I’ve seen implementers storing resources natively in:

  • classic SQL servers with JSON support
  • NoSQL servers like Mongodb / Couch etc (or Hadoop)
  • Google’s Big Query
  • Some RDF based store using the RDF in the turtle format

So if you can consider something like this for your storage, you can consider storing resources natively. If you can’t… then you won’t be asking the question.

But just because you can doesn’t mean you should.


The most important determinate of whether you should store resources natively is about your requirements.

If your information requirements are nailed down: well understood, clearly expressed, and not subject to uncontrolled change – then you can easily design a data storage schema that is completely fit for purpose and magically efficient compared to storing FHIR resources. Classic Enterprise Information Systems tend to behave like this.

If, on the other hand, your information requirements are not at all nailed down, and you have to deal with whatever comes, and you only find out what’s coming on an ongoing basis – then FHIR resources are actually a very sound way to store your data – the extensibility approach makes FHIR a particularly robust choice. In fact, FHIR might already be your best choice outright. Clinical Data Repositories tend to behave like this.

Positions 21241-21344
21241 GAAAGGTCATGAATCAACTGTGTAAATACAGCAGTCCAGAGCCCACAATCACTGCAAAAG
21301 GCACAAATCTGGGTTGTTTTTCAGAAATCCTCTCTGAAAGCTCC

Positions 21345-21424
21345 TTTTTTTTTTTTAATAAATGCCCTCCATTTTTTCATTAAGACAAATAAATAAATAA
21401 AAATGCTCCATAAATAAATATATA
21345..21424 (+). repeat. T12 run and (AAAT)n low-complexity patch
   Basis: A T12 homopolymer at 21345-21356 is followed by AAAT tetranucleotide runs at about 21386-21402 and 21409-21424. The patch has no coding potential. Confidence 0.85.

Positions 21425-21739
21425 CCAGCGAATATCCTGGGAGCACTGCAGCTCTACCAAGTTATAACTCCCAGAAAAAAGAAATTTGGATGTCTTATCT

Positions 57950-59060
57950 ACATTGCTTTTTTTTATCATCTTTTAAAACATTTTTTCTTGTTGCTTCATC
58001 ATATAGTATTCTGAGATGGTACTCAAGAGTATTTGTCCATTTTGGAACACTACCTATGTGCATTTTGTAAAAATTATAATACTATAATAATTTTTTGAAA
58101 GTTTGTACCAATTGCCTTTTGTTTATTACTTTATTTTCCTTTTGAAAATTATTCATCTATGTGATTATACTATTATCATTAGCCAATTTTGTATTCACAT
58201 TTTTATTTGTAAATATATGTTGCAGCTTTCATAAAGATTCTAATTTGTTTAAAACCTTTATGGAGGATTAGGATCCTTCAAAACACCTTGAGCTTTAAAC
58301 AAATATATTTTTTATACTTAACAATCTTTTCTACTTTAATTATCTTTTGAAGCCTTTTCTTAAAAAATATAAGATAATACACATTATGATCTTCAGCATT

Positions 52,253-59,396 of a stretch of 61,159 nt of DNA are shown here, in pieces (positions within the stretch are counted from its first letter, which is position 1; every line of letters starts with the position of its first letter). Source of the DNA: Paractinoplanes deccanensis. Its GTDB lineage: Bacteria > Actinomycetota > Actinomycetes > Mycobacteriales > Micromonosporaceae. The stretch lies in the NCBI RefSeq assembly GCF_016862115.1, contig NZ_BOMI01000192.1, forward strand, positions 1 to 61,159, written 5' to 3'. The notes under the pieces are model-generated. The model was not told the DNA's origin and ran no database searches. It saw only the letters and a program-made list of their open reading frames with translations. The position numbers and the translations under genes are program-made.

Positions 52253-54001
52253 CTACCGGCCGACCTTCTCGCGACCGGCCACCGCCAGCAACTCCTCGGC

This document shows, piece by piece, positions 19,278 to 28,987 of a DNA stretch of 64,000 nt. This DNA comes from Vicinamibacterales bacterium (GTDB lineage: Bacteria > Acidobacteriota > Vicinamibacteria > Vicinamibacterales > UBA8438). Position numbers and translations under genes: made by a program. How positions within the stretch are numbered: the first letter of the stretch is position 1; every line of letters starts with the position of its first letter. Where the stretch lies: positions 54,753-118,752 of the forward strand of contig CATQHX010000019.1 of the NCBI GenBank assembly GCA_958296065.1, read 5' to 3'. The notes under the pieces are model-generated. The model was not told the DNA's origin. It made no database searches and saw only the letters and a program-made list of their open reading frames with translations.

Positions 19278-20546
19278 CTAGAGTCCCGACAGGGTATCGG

The really interesting thing, though, is that every information system I’ve ever worked with is somewhere between these 2 extremes. And so the choice of whether to store FHIR resources natively or not is not straight forward.

In fact, I’m starting to see a lot of system taking a hybrid approach – storing FHIR resources natively, and storing a well controlled subset of information in some expressly designed scheme. The balance between these is driven by the stability of information requirements for different parts of the system.

Managing Joins

Going back to the question about normalisation and references – most systems that store resources natively find the way references work in FHIR to be a pain point; references can be absolute or relative URLs, they can be version specific or not, they may or many not follow FHIR’s well defined RESTful interface pattern, and they may or may not resolve in the local system (and the kind of systems where you’re storing resources directly are the kind of systems where you can’t always enforce referential integrity). All this flexibility is required in various exchange scenarios, but it’s a real tax if you’re filling a coherent data store with resources.